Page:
Habermann: The outcome predictions have been refined. The biology of the disease has further defined disease subsets and will define future therapeutic interventions. In HL, drugs now target the surrounding T cells and not the malignant cell with the PD-1 and PD-L1 inhibitors such as nivolumab. An unspoken recent advance in lymphoma research have been examples of demonstrable international and national collaborations. We're all realizing you can't do this alone, and it's really been phenomenal. A lot of barriers have been broken down. There still are more barriers to break down as far as tissue being able to be utilized in different countries and so forth.

TARGETED ONCOLOGY: Where does CAR T-cell therapy fit into the treatment landscape, and how do you think it may continue to evolve in the coming years?

Habermann: CAR T-cell therapeutic interventions are contributing to the outcomes of patients with DLBCL in the relapsed/refractory setting including patients who have relapsed after transplant. There are now 3 approved. A new CAR, brexucabtagene autoleucel (Tecartus) has been approved in mantle cell lymphoma in 2020. The management of cytokine release syndrome/macrophage activation syndrome complications has improved and the strategies have actually been incorporated into the management of patients with coronavirus disease 2019 (COVID-19) with severe systemic illnesses. There are remarkable future opportunities to develop different CARs, and these trials are ongoing. This opens up an entire new era in the management of malignancies.

TARGETED ONCOLOGY: What are the unmet needs that still need to be addressed in the lymphoma treatment paradigm?

Habermann: “Unmet needs” is a very complex question. In 2019, I had the opportunity to be on the organizing committee for the Lymphoma Research Foundation on marginal zone lymphoma and adolescent and young adult lymphoma. We actually put together issues with 1-year and 5-year questions. I was the senior author on an international commission on toxicity in 2018. I have been involved in publications in clinical trials on 21 different drugs before FDA approval if approved, and 6 were [approved].

To overcome these challenges, the only answer at the 30,000-foot level is research at all levels. Any lymphoma that is not cured in 100% of patients is an unmet need. In DLBCL, in 304 patients, there were 158 genetic driver alterations reported, and the individual patient with DLBCL has had a median of 17 genetic drivers. It is imperative that this be much better understood.

Significant unmet needs include access to clinical trials for patients at all socioeconomic levels. The costs of clinical trials and the infrastructure that is required in the present structure is almost prohibitive. Other significant unmet needs include patients who relapse after stem cell transplantation in DLBCL and HL, “financial toxicity” of new therapeutic interventions, primary refractory disease in the curable lymphomas is a very significant issue, and understanding the genomics and microenvironment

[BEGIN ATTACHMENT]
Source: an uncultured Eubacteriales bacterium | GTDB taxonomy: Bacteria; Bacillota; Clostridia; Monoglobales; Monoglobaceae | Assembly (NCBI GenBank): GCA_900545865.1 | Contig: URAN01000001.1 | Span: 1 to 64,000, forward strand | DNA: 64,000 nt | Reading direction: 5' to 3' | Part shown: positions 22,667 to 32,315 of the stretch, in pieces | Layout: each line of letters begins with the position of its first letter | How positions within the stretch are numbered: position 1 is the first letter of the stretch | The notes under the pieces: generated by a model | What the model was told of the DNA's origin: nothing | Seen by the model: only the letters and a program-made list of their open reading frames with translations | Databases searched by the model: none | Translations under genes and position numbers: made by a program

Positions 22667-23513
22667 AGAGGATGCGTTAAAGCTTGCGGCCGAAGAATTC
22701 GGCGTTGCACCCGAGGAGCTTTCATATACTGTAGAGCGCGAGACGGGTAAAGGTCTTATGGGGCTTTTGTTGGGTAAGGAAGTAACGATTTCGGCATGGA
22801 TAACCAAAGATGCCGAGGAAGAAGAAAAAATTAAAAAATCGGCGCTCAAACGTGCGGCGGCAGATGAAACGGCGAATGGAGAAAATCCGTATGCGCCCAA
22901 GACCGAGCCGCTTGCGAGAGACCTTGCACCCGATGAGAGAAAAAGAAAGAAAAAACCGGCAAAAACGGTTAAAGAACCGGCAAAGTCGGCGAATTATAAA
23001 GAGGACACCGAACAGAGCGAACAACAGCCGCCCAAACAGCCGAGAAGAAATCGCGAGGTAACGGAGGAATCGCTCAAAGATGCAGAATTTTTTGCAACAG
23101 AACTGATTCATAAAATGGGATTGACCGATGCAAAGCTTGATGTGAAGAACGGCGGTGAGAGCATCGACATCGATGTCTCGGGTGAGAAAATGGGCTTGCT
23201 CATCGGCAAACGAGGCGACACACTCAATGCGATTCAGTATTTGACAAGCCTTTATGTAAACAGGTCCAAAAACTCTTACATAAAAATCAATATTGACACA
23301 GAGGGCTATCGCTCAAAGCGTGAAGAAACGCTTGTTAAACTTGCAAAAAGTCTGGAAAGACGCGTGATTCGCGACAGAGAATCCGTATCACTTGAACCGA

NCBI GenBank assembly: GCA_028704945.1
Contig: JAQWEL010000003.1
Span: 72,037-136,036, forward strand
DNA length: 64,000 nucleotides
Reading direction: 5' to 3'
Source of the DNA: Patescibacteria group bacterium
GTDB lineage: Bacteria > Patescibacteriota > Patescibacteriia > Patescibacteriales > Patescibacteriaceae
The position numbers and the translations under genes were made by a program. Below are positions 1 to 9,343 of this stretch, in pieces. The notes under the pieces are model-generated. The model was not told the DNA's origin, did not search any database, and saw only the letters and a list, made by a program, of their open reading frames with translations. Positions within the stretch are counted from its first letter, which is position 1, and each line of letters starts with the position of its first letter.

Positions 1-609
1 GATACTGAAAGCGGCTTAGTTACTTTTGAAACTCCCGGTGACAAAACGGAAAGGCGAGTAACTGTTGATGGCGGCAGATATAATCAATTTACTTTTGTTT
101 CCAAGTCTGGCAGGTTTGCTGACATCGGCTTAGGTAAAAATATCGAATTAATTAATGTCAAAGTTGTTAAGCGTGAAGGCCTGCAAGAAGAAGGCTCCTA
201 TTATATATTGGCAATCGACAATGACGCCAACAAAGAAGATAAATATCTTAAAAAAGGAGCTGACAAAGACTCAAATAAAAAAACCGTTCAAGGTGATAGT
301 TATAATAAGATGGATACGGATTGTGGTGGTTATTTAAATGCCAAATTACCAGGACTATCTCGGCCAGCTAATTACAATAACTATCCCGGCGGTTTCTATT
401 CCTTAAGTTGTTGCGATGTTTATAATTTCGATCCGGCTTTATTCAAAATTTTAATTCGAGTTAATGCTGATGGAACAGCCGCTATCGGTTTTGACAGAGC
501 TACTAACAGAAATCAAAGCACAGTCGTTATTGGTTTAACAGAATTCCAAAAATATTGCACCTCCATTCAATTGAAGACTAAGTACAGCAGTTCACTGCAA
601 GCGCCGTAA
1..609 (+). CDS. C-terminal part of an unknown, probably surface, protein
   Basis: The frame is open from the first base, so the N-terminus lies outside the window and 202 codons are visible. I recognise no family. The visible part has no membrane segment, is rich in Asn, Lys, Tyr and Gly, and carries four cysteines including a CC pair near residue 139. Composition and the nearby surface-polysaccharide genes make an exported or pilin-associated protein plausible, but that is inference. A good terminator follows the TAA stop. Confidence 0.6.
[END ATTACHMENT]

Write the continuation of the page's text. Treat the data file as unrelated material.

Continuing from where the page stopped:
TARGETED ONCOLOGY: Would you also like to comment on the Light it Red for Lymphoma event and the importance of bringing more awareness to this disease?

Habermann: We’re going to light the Plummer Building at Mayo Clinic red again this year, so I’m cognizant of its tenth year this year. Lymphoma represents only 5% of malignant diseases. This disease has led the way in defining future directions in malignancy. Unfortunately, the successes have made this disease less of a priority for funding at a local, federal, and pharmaceutical perspective. The Light it Red for Lymphoma initiative genuinely enhances and brings out lymphoma awareness, as well as brings out the formal research. I’m biased because that’s what I do for a living, but I have come to be enamored with the whole concept. I think it’s a really neat thing, a neat idea.

TARGETED ONCOLOGY: What advice would you like to share with community oncologists that come across patients with lymphoma in their practice?

Habermann: There are a lot of good doctors and bright people, but lymphoma management strategies are complex and evolving at a remarkable pace. The biology is almost not possible to keep up with. The natural history of these diseases is being redefined clinically and biologically. It is important to introduce patients to education opportunities such as the Lymphoma Research Foundation, which is a remarkable education resource for patients and their families.

Lastly, participation in clinical studies is important to emphasize. Clinical trials are very expensive to activate at all sites. This is an issue in less common malignancies such as lymphomas. Clinical trials define changes in therapeutic approaches and biology.